A 61-year-old HIV+ male presented for regular follow up and complained of a rash. Past history was notable for myelofibrosis, and a solitary renal nodule. He had been on cART since 1996 and was on FTC..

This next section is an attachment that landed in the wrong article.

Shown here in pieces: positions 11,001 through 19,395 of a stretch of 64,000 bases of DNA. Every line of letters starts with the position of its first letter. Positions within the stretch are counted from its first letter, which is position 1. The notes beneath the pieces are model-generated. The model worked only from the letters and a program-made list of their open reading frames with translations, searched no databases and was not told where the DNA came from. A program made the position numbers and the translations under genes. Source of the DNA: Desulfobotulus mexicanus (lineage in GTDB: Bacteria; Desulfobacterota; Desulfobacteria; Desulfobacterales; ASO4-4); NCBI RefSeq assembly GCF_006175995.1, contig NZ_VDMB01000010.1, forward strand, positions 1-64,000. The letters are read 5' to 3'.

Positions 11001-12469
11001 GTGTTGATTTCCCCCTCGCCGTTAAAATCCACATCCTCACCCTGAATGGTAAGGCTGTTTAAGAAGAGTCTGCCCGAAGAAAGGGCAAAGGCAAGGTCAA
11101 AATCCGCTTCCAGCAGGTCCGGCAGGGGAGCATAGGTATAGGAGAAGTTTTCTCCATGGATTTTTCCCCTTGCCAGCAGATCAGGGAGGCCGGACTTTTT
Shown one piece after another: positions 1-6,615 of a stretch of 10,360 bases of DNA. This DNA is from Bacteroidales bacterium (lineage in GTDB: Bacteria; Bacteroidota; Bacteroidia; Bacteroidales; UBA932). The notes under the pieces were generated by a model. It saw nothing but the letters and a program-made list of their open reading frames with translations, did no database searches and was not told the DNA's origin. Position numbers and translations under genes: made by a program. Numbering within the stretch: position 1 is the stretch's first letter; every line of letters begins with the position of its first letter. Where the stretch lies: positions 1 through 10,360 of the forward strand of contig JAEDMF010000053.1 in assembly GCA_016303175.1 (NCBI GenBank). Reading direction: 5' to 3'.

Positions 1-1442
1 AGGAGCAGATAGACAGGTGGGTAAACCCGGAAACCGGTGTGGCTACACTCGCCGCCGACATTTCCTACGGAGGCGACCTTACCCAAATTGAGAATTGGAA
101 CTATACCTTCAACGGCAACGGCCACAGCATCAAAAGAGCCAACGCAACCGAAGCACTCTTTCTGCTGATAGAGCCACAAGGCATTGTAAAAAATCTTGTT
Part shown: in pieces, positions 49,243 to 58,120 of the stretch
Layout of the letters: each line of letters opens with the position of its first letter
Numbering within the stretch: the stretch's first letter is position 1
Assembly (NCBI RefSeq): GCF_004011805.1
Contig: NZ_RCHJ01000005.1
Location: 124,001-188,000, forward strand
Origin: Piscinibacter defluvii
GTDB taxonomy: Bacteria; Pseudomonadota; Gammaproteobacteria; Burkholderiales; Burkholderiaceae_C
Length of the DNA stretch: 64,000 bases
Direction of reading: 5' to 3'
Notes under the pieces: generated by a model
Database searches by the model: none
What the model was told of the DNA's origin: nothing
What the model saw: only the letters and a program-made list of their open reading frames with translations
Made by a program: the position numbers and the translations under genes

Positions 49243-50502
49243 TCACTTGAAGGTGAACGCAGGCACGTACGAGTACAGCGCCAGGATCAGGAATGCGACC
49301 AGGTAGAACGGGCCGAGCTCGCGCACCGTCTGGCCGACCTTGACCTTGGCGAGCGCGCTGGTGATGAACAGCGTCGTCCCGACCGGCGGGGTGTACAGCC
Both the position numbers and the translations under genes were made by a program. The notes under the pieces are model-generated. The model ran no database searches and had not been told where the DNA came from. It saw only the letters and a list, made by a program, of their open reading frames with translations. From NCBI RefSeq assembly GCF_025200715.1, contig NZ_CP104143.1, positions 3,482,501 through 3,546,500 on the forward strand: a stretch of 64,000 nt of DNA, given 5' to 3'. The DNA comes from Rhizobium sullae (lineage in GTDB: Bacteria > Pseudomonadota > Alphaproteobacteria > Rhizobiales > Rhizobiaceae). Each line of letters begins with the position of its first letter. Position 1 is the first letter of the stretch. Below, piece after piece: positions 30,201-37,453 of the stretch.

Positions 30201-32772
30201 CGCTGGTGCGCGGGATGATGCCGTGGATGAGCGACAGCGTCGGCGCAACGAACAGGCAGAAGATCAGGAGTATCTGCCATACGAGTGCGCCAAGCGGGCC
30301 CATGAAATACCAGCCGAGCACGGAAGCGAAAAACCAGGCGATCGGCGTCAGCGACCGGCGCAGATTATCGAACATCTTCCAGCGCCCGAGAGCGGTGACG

A 61-year-old HIV+ male presented for regular follow up and complained of a rash. Past history was notable for myelofibrosis, and a solitary renal nodule. He had been on cART since 1996 and was on FTC/TAF/Dolutegravir with CD-4 greater than 200 and an undetectable viral load. Three months prior to evaluation he began to develop intermittent fevers with drenching night sweats. Subsequently one month prior to evaluation he developed a rash which started on his trunk and was non-painful and non-pruritic, it spared his face and extremities. He had never had anything similar before. He had taken no new medications and had no identifiable environmental exposures. He denied high risk sexual encounters and travel. On evaluation a rash was noted on the trunk and shoulders, was blanchable, and consisted of erythematous papules, macules and plaques. The remainder of his exam was unremarkable with exception of submental lymphadenopathy. Lab studies were ordered, and a skin biopsy was performed. Initial differential was broad including infectious and non-infectious causes. Noninfectious differential Included leukemia cutis, extramedullary hematopoiesis, drug eruption, dermal hypersensitivity, and vasculitis. Infectious causes included syphilis, and viral exanthem. Lab studies returned back with positive syphilis serology; RPR: 1:256. The skin biopsy returned positive for treponemal organisms. He was diagnosed with secondary syphilis and treated with Benzathine Penicillin. Four hours after the Benzathine Penicillin injection he developed fevers, chills, diaphoresis and a headache. In the ER he was noted to be febrile, hypotensive and the rash was worse. His blood counts were normal. Based on the timing and type of symptoms he was correctly diagnosed with a Jarisch-Herxheimer reaction (JHR), received supportive management and his symptoms improved. This case highlights the importance of recognizing JHR, that may develop after receipt of Penicillin. The correct differential diagnosis between JHR and penicillin allergic reaction is important because the incorrect allergy diagnosis may cause interruption of treatment, leading to a poor outcome. Risk factors for JHR are high RPR titers. It is a self-limited clinical syndrome